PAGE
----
Takeaway: Populating a combo box isn’t hard, but getting the combo box to communicate with a constantly changing list is a little more difficult. Learn how to populate your combo box with a dynamic list.
Populating a userform combo box with a static list takes a little knowledge and some VBA code. Getting the combo box to update when the list updates requires a bit more work. You could update the list range every time you update it or you could create a dynamic list. By dynamic list, I really mean a dynamic range that contains a list of data items.
Let’s take a look at a quick example. The following userform contains one combo box, with an identifying label. You want to populate the combo box using the list in A1:A6 (on a sheet named LookupLists, which isn’t shown in the figure).
The first step is to create a dynamic range for the list as follows:Click the Formulas tab and then click Define Name in the Defined Names group to open the New Name dialog box. In Excel 2003, choose Name from the Insert menu and then select Define.Enter a name for the range, ColorList.In the Refers To control, enter the following expression: =OFFSET(LookupLists!$A$2, 0, 0, COUNTA(LookupLists!$A$A)-1,1). LookupLists is the name of the sheet that contains the list of colors.Click OK.
When adapting the expression to your own work, don’t include a header cell in the range (LookupLists!$A$2). Identify just the cells that contain actual list items. In addition, both cell references must be stated as absolute.
Next, create the userform as follows:Open the Visual Basic Editor (VBE) by pressing [Alt]+[F11].From the Insert menu, choose UserForm.Using the Toolbox, insert a combo box control. The Toolbox should be visible when you select the userform. If necessary, choose Toolbox from the View menu.I added a label control and entered the text Color. You can skip this step if you like.Name the combo box control cboColor.
Now you’re ready to add the code that populates the combo box. Do so as follows: Double-click the userform to open its module.Enter the sub procedure shown below:Private Sub UserForm_Initialize() ‘Populate Color combo box. Dim rngColor As Range Dim ws As Worksheet Set ws = Worksheets(“LookupLists”) For Each rngColor In ws.Range(“ColorList”) Me.cboColor.AddItem rngColor.Value Next rngColorEnd Sub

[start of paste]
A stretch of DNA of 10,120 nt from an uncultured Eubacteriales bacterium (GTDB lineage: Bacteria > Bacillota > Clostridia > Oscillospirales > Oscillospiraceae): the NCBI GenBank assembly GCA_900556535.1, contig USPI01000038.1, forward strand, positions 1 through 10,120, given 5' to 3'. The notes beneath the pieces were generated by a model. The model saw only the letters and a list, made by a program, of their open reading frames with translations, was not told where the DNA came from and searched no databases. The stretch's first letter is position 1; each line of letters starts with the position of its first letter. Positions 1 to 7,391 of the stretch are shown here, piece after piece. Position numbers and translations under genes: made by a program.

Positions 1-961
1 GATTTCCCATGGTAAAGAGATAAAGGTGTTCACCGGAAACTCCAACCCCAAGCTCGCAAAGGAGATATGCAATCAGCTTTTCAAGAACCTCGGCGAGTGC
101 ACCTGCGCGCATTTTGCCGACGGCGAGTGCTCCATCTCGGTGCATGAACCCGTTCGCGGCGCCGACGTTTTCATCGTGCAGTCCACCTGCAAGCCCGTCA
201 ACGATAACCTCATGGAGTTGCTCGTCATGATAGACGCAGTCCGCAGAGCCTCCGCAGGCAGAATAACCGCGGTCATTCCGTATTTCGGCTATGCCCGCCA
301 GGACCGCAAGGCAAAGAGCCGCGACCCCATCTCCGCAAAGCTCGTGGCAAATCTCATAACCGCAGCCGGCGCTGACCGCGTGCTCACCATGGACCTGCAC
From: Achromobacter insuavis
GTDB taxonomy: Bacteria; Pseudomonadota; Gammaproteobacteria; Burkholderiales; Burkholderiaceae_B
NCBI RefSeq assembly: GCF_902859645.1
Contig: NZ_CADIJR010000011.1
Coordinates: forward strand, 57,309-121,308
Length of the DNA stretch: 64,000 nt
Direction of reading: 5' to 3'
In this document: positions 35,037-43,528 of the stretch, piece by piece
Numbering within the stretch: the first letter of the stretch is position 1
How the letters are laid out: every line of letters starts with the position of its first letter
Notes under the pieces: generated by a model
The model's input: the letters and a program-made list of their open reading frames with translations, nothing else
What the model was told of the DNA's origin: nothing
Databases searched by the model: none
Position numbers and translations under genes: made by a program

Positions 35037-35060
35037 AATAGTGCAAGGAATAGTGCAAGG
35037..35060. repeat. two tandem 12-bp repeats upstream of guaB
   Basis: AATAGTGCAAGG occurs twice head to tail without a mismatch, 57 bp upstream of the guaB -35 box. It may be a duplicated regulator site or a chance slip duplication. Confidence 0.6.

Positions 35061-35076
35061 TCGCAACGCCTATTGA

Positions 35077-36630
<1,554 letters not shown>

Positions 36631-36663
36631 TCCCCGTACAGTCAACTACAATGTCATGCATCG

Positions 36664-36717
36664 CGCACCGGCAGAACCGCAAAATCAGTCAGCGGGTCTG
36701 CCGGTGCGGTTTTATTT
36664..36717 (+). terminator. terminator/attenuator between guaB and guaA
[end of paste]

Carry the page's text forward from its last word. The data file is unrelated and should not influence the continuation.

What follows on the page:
To see how the combo box works, return to the userform (close the module) and run it by clicking [F5]. The For Each statement populates the list using the data items in the range ColorList. Close the userform.
Now, let’s add an item to ColorList and see how well the combo box performs. Return to the sheet that contains the list and enter White in cell A7. Then, return to the VBE and run the userform a second time. As you can see, the range name ColorList automatically adapts to include the new list item, White. Subsequently, the code populates the combo box with the entire list, including White, without any modifications.
In order to keep the example simple, I’ve bypassed any data entry task. In a real-world application, you’d probably want to copy the value selected by the combo box to a data range. That requires additional code. I’ve only shown you how to populate the combo box with the contents of a dynamic range (list).Susan Sales Harkins is an IT consultant, specializing in desktop solutions. Previously, she was editor in chief for The Cobb Group, the world’s largest publisher of technical journals.